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Say Yes!

Say Yes!

Lin Chiling and Huang Bo do the romcom thing in Say Yes!

Chinese: 101次求婚  
Year: 2013  
Director: Leste Chen
Producer: Zhao Haicheng, Zhang Wenbo, Tina Shi, Hosokai Kosuke
Writer: Sarah Zhang, Endrix Ren, Nojima Shinji (original drama)
Cast: Lin Chi-Ling, Huang Bo, Qin Hailu, Godfrey Gao, Takeda Tetsuya, Cheng Yi, Wang Xun, Jiang Xiwen, Li Haibin, Zhao Bingrui, Liu Chunlong, Liu Shining, Chen Ran
The Skinny: Slick romcom has the goods to please its target audience, but closer inspection reveals enough holes to destroy any relationship, much less a single film. Like watching a beautifully-produced jewelry commercial starring Huang Bo.
by Kozo:

Youíll laugh, youíll cry, youíll scratch your head at how little sense it makes. Say Yes! reunites director Leste Chen and lead actress Lin Chiling from the OK romcom Love on Credit for yet another, perhaps slightly less-OK romcom. Based on the 1991 Japanese drama 101st Marriage Proposal (which was so popular that it was remade as television dramas in both China and Korea, in 2003 and 2006 respectively), Say Yes! offers Lin as an unlucky-in-love cellist and Huang Bo as her prospective mate. Yep, a man who has been described as homely and horse-faced is playing the onscreen love of the beautiful and statuesque Lin Chiling. Say Yes! is more than just a romance. Itís a romance-fantasy.

Itís also a romance-fantasy that audiences apparently like. A sizable hit in China, Say Yes! offers a simple and pleasing idea: that even the most unlikely man can win over an unattainable goddess with stalwart honesty, decency and loyalty. Average schlubs like 99% of us can get behind that premise, right? Anyway, itís hard to fault the choice of Huang Bo as the everyman since heís a terrific actor and clearly not a pretty boy. Huang plays construction worker Huang Da, a man whoís gone on scores of blind dates with an eye on marriage, and his success rate is a big, fat 0%. While on his 99th unsuccessful date, Huang Da accidentally meets Ye Xun (Lin Chiling), a super sweet and impossibly beautiful cellist on her own unsuccessful blind date.

Circumstances lead to more run-ins and the two become fast friends, thanks to Huang Daís immediate affection for Ye Xun, plus some helpful prodding from Ye Xunís pal Taozi (the scene-stealing Qin Hailu). But Ye Xun suffers from romantic paralysis; years ago, her fiancť Xu Zhou (handsome but empty Godfrey Gao) disappeared after getting in a car crash on the day of their wedding. Will Huang Da break through Ye Xunís frozen heart and persuade her to love an ugly guy? If youíve seen the original Japanese drama (or the filmís trailer), you should know the answer. It helps that Huang is so innately likable, which makes rooting for him easy. Lin is not as affable or approachable as her co-star, but she can do sweet and gorgeous in her sleep. The pieces are here for light, agreeable fluff.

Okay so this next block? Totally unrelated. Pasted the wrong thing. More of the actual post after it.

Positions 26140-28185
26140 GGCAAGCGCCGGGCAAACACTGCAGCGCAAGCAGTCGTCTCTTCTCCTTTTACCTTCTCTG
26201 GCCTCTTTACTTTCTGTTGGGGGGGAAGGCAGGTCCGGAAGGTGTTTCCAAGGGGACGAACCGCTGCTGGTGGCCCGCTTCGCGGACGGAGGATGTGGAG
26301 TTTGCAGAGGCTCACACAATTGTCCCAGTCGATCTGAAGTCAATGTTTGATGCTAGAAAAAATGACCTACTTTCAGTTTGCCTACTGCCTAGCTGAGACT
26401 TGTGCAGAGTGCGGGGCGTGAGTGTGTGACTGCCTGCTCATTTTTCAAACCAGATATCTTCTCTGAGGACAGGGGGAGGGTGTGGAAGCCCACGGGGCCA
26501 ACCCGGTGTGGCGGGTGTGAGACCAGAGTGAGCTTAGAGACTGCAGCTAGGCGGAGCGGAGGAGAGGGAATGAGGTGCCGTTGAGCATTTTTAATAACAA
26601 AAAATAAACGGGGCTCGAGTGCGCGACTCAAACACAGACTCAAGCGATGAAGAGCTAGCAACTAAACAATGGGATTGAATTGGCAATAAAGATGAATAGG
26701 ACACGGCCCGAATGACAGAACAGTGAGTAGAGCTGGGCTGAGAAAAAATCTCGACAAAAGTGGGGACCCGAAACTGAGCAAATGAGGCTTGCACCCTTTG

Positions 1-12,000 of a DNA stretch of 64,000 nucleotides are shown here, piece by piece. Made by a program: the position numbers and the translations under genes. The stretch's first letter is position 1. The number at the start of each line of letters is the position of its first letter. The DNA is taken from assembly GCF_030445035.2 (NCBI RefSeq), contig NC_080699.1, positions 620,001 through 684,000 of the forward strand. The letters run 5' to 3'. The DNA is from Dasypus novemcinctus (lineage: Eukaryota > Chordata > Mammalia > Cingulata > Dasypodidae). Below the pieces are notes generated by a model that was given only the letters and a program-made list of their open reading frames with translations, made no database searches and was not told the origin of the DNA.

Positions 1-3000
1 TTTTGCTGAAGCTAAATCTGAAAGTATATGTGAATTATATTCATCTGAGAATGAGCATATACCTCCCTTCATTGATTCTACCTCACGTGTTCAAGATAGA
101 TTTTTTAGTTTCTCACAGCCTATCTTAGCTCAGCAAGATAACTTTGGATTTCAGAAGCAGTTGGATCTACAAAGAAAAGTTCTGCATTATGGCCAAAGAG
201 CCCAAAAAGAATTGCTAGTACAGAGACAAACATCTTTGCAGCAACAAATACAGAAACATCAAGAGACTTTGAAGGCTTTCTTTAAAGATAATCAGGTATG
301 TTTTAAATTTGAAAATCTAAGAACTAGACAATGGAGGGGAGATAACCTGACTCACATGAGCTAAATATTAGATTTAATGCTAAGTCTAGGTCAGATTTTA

The film has lots of WTF too. Contrivance is natural for commercial genres like romcoms, but Say Yes! is so obviously manufactured that it gets embarrassing. Temporally, the film makes no sense, with key events occurring simultaneously and people teleporting across town just to serve the script. Huang Daís love for Ye Xun is decently developed, but the reverse is not true. Events in the film occur in such an isolated cocoon that they never seem credible, and it takes scores of coincidences and incredibly drawn-out climaxes (not to mention handy flashbacks) for people to acknowledge what the audience and everyone else in the movie knew ages ago. Maximum melodrama is achieved by this totally bogus plotting, and it rings about as true as, well, the plot of any popular TV romantic drama.

Say Yes! is one of those films where nominal film criticism fails. Thanks to the extent of its pandering, knocking the film is ridiculously easy. And yet it succeeds in doing exactly what itís trying to do. The filmmakers closely follow the TV drama playbook, from the cheesy plot devices to the ridiculous conveniences to the sappy, on-the-nose music. Thereís even a cameo from Tetsuya Takeda, the star of the original Japanese drama, so fan service is in effect too. This is what the target audience wants, with the bonus of jazzed-up production values and TV commercial-like artifice to impress those who are easily impressed. Sunsets, lens flares, swooning camerawork, a sickeningly beautiful leading lady Ė if thatís the package youíre looking for, then Say Yes! has it all. If thatís not your package, then feel free to say no. Maybe you already have. (Kozo, 3/2013)

Availability: DVD (Hong Kong)
Region 3 NTSC
Kam & Ronson Enterprises Co., Ltd
16x9 Anamorphic Widescreen
Mandarin Language Track
Dolby Digital 5.1
Removable English and Chinese Subtitles
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